Eager to pump up its pipeline—and hungry for present-day sales—Bayer has taken its chance to carve a piece out of Eli Lilly's $8 billion Loxo Oncology buyout.
German drugmaker decided to take full control of two Loxo drugs: Vitrakvi, the first drug to get initial FDA approval in tumors with a particular molecular feature regardless of their location, and an experimental TRK inhibitor, LOXO-195 (now BAY 2731954). Bayer had an option on both drugs under its 2017 Loxo partnership.
Bayer announced the deal Friday, just as Lilly was wrapping up its Loxo buyout, but Lilly might have seen the day coming. In fact, in its buyout announcement in January, Lilly didn't put Viktravi front and center; instead, it spotlighted Loxo's potential first-in-class oral RET inhibitor, dubbed LOXO-292, that’s under FDA “breakthrough” designation for three indications, with an initial launch expected in 2020.
Bayer and Loxo picked up accelerated FDA approval for Vitrakvi last November as a “tumor-agnostic” therapy to treat patients with tumors with a neurotrophic receptor tyrosine kinase (NTRK) gene fusion. LOXO-195 is designed as a follow-on therapy for patients who've grown resistant to Vitrakvi or any other initial TRK therapy. Leerink Partners analyst Andrew Berens at the time projected peak sales of $700 million for Vitrakvi and another $375 million from LOXO-195.
Bayer now faces an imminent threat, though, from Roche. The Swiss drugmaker said Tuesday its potential rival entrectinib has won FDA priority review in NTRK fusion cancers—also regardless of their site of origin—and non-small cell lung cancer with ROS1 gene fusion. Roche bought its way into the field with its $1.7 billion takeover of Ignyta and its experimental drug entrectinib, soon after Bayer and Loxo partnered up in 2017.
Roche filed entrectinib’s new drug application based on a basket of clinical trials. Integrated analysis on people with NTRK gene fusions showed the drug shrank tumors in about 57.4% of patients and that the duration of objective responses across 10 different tumor types lasted 10.4 months. In ROS1-positive NSCLC, the drug would compete with Pfizer’s Xalkori, which is approved for ROS-1 and ALK-positive patients.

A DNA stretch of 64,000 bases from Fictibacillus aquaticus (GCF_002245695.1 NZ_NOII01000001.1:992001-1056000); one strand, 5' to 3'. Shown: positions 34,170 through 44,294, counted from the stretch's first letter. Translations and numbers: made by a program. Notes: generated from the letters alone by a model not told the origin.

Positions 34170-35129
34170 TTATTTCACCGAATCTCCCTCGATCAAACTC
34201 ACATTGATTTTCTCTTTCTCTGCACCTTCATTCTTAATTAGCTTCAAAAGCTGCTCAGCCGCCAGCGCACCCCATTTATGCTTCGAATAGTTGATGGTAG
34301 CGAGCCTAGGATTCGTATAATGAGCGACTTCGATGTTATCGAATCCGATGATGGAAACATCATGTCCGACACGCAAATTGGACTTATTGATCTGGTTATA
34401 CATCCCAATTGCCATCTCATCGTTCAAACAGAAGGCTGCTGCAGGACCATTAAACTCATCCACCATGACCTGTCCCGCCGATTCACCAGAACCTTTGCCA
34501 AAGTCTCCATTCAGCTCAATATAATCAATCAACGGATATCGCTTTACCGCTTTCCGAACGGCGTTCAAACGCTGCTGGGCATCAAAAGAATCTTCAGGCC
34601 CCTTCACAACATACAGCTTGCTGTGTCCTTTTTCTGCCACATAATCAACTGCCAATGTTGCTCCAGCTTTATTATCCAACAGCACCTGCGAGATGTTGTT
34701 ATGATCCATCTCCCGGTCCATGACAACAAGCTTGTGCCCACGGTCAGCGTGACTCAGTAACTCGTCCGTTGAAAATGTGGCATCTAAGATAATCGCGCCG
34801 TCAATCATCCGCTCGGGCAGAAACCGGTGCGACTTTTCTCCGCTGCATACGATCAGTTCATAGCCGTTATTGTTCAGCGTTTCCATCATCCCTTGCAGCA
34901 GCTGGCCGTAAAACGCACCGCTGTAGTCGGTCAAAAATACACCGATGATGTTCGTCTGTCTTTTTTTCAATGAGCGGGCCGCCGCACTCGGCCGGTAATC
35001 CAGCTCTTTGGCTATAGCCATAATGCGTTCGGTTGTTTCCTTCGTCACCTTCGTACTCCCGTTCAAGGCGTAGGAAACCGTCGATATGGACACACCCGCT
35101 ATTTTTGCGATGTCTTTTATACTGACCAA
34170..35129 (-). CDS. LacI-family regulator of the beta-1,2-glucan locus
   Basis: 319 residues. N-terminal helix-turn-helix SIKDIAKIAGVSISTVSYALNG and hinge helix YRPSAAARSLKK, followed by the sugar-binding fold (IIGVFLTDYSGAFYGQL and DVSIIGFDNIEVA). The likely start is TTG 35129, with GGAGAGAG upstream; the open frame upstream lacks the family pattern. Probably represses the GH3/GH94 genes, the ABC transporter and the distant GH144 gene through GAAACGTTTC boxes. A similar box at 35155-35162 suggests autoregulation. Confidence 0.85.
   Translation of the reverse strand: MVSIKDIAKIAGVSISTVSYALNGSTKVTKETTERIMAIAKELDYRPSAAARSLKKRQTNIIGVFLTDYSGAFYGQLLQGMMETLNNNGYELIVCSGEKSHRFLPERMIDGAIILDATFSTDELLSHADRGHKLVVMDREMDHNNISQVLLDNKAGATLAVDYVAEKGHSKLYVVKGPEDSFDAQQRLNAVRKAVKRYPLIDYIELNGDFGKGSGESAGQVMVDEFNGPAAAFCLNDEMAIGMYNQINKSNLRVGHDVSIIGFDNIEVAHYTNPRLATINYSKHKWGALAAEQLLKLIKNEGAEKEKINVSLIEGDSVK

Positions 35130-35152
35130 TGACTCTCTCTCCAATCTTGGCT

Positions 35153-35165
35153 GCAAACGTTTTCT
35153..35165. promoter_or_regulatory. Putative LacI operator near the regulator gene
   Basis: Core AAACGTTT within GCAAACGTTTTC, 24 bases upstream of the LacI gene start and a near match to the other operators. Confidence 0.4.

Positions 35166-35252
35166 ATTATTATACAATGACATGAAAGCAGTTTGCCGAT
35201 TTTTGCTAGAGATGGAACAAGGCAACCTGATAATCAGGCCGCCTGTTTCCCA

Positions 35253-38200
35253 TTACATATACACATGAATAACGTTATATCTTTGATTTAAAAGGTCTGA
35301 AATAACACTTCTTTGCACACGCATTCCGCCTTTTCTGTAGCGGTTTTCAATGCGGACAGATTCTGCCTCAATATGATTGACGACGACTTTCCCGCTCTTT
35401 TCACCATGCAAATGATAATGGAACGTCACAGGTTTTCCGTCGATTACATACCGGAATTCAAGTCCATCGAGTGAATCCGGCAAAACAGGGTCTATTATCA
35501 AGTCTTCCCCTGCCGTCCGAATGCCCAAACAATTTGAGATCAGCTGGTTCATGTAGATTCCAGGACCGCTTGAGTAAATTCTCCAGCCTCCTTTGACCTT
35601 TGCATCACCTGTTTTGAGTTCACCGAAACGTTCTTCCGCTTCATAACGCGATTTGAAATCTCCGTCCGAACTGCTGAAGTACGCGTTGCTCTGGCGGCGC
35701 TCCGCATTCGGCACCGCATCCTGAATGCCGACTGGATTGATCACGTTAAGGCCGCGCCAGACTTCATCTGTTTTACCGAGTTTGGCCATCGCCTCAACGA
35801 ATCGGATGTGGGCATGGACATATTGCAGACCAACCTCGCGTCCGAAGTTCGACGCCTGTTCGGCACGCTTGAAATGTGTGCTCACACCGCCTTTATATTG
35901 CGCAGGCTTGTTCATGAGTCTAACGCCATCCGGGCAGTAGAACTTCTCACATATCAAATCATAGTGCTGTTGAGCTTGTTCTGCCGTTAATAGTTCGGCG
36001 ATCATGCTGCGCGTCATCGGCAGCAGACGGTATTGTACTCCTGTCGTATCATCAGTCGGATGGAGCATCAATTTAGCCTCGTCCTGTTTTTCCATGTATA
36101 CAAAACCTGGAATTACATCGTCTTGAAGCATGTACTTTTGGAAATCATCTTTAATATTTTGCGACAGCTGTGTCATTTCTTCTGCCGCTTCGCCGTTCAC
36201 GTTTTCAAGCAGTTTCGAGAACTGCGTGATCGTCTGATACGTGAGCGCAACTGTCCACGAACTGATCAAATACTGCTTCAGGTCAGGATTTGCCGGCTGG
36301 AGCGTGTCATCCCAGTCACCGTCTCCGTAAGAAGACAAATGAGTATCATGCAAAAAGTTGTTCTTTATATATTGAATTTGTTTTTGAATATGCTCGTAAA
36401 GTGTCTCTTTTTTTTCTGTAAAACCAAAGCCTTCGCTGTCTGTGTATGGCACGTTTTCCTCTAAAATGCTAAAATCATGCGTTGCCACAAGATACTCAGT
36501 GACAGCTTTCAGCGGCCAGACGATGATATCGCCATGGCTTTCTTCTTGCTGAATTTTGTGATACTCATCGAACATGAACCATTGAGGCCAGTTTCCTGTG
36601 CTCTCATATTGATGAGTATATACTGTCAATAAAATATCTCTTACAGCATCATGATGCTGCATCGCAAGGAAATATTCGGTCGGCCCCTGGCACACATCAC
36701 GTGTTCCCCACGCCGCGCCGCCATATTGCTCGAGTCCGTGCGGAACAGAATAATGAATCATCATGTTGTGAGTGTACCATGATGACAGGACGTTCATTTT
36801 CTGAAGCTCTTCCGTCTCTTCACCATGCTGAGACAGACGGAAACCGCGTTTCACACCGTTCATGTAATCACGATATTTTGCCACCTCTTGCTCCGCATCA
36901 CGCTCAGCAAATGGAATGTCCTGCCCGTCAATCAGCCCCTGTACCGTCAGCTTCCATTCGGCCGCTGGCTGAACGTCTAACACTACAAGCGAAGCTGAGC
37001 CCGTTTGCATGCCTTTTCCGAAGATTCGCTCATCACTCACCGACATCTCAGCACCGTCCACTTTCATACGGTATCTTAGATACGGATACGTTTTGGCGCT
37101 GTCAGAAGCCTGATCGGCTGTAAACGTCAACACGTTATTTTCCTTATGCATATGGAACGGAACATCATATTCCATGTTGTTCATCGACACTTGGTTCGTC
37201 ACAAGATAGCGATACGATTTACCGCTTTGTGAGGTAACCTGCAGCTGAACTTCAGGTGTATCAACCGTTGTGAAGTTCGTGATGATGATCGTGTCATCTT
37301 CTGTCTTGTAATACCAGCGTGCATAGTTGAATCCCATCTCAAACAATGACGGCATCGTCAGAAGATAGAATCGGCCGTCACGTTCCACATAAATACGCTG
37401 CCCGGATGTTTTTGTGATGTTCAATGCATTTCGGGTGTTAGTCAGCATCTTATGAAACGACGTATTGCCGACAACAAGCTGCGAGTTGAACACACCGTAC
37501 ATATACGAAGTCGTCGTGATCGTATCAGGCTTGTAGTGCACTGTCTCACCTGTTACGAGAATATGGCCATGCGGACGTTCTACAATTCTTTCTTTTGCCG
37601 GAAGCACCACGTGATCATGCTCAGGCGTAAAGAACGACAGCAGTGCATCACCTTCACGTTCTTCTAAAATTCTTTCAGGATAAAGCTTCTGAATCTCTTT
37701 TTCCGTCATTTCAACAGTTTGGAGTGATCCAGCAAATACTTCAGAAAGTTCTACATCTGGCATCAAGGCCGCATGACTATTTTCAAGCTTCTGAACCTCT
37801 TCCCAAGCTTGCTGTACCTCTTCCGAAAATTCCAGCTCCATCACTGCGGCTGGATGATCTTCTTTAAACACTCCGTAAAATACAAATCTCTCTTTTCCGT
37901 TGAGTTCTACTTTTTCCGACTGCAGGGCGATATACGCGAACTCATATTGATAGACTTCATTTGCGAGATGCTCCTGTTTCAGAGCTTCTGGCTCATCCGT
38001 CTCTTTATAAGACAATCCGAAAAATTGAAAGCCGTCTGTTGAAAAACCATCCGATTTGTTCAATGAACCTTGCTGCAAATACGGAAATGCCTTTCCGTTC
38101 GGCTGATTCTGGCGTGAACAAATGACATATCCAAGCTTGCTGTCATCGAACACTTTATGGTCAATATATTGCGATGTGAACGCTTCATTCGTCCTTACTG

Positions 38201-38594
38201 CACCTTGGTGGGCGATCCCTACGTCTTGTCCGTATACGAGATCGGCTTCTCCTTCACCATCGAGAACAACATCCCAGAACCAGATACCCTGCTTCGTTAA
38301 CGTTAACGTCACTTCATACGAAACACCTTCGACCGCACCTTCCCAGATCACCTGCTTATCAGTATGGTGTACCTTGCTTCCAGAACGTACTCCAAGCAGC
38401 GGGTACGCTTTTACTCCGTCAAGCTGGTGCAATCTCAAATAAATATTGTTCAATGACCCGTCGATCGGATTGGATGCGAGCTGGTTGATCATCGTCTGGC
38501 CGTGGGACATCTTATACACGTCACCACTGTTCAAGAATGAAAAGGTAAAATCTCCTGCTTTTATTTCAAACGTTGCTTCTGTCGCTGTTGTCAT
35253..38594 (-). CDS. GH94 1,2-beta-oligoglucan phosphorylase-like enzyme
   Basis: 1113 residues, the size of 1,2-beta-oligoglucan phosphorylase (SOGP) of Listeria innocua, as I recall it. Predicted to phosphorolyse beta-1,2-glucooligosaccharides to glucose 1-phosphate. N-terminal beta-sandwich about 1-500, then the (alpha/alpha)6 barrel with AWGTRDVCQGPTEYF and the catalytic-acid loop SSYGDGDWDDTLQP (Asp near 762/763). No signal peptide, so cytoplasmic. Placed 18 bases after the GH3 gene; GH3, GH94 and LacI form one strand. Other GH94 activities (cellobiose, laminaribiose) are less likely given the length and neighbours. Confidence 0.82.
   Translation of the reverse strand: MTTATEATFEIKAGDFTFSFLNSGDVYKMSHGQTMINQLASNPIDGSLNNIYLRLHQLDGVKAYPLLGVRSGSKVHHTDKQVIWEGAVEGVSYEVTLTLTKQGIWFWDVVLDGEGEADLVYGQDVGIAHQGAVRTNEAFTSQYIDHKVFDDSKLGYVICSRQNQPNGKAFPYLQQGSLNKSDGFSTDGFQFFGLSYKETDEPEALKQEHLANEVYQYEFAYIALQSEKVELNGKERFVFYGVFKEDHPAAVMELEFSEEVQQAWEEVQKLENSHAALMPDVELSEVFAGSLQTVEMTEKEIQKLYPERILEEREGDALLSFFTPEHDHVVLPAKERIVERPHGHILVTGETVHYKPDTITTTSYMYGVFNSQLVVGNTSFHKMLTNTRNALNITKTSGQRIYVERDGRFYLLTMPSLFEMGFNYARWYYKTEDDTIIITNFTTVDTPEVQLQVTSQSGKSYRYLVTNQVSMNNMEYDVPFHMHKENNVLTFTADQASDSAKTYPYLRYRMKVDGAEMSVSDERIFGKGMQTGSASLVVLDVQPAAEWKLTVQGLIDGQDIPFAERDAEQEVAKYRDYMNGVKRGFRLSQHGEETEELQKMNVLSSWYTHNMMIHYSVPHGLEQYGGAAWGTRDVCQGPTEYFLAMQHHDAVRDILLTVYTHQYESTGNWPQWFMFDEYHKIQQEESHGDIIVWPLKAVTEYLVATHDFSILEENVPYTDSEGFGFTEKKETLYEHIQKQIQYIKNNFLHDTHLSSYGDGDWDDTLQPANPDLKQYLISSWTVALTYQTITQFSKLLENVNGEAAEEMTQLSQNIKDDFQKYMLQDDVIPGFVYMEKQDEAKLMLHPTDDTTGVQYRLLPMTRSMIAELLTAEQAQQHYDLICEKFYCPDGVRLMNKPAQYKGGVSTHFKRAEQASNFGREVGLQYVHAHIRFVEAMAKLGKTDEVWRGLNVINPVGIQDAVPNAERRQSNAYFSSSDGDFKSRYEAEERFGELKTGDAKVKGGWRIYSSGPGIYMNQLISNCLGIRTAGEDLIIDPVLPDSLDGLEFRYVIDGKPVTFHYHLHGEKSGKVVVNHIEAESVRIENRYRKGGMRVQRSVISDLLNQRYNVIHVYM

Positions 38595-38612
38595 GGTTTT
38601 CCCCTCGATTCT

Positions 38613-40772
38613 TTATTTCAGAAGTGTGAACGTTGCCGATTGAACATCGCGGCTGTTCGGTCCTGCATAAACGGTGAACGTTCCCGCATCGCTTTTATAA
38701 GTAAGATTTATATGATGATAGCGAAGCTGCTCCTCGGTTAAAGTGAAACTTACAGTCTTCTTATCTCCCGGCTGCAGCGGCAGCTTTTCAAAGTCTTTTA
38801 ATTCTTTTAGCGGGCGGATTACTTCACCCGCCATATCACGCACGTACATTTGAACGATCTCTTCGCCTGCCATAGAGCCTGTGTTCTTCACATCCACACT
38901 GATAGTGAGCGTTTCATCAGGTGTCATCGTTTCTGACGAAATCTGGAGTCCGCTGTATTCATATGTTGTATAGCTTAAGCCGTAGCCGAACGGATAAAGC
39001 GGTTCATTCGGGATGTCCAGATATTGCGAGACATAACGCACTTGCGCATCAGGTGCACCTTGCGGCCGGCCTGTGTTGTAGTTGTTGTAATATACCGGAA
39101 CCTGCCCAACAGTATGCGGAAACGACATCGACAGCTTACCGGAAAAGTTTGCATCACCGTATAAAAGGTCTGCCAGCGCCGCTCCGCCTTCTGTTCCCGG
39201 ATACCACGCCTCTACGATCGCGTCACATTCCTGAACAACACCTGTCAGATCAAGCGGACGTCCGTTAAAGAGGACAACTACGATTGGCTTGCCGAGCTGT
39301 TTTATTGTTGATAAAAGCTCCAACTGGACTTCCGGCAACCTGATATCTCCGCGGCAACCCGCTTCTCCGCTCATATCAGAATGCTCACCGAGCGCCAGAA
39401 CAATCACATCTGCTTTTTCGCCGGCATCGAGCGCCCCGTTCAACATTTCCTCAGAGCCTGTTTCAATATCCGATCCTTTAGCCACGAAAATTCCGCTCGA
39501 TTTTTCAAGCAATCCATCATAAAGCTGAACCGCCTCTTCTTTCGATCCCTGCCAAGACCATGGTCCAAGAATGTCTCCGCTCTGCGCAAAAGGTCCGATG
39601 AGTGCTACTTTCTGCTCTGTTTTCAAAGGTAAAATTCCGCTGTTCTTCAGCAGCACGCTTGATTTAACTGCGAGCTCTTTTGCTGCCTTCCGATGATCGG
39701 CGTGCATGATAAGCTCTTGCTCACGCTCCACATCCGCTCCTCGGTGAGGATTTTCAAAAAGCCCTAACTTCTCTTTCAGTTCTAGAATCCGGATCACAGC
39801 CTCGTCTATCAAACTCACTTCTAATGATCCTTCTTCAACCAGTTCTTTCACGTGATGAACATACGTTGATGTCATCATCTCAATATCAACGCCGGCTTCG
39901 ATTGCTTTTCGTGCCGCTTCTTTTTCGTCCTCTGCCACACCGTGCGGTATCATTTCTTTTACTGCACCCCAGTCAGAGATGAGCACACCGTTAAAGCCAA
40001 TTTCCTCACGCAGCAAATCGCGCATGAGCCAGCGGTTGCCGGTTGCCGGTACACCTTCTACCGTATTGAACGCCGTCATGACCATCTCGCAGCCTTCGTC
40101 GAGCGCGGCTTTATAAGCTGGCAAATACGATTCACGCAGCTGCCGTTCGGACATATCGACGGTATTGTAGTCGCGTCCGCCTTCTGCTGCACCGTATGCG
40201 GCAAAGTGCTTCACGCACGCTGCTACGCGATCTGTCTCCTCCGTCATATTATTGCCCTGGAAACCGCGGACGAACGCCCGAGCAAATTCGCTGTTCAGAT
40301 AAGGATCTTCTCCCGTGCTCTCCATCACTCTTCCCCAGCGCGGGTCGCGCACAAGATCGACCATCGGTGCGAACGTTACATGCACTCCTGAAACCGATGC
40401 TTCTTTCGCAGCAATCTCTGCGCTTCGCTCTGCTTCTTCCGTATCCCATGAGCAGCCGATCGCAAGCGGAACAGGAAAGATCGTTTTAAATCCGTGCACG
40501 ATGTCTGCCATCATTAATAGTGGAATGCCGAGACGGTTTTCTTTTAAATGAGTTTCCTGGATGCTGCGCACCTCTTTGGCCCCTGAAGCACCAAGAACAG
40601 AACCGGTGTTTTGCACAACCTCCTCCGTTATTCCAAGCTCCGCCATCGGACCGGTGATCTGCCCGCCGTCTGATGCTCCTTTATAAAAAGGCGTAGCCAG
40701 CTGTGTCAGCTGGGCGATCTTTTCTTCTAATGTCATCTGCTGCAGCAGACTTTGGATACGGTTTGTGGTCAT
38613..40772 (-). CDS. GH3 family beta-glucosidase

For their part, at last year’s European Society for Medical Oncology meeting, Bayer and Loxo presented Vitrakvi data showing an overall response rate of 81%. Because they were studied separately in different trials, the Vitrakvi and entrectinib data are not meant for head-to-head comparison.
In addition to its experience in selling cancer drugs, Roche’s big diagnostic franchise could also come in handy when marketing entrectinib, because for these targeted therapies, patients have to be screened for the biomarkers first. Loxo has a partnership with Illumina to develop a multigene sequencing diagnostic to detect NTRK and RET fusions, while Roche has launched its own test kit to detect TRK proteins in cancer. In a statement Tuesday, Roche said it is also developing a companion diagnostic to help identify people with ROS1 and NTRK gene fusions.
Bayer has been under pressure to expand its pipeline as its top-selling drugs Eylea, an eye treatment, and anticoagulant Xarelto will go off patent around 2024. That’s why the company initiated a huge restructuring that aims to channel some resources to pharma R&D, especially for external investment like the Loxo pact.